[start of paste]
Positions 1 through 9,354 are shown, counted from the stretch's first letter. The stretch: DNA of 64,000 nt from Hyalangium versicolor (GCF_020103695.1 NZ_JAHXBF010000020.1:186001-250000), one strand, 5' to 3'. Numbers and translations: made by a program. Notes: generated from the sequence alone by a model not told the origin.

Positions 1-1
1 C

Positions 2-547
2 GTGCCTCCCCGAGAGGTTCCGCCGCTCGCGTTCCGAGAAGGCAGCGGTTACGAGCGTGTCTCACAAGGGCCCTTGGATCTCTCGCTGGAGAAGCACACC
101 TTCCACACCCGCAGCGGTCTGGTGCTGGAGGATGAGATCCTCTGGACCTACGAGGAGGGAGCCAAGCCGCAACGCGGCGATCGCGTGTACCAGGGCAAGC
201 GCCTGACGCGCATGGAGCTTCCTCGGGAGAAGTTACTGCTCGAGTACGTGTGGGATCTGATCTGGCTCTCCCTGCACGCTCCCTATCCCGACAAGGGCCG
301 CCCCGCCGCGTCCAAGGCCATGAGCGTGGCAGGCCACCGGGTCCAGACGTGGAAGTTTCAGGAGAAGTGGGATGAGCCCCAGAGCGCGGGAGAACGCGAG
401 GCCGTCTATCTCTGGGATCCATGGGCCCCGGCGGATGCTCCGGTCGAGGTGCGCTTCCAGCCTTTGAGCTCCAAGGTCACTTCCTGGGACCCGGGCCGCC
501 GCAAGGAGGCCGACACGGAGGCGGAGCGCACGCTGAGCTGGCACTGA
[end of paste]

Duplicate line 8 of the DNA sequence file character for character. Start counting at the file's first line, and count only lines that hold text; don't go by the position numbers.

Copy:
301 CCCCGCCGCGTCCAAGGCCATGAGCGTGGCAGGCCACCGGGTCCAGACGTGGAAGTTTCAGGAGAAGTGGGATGAGCCCCAGAGCGCGGGAGAACGCGAG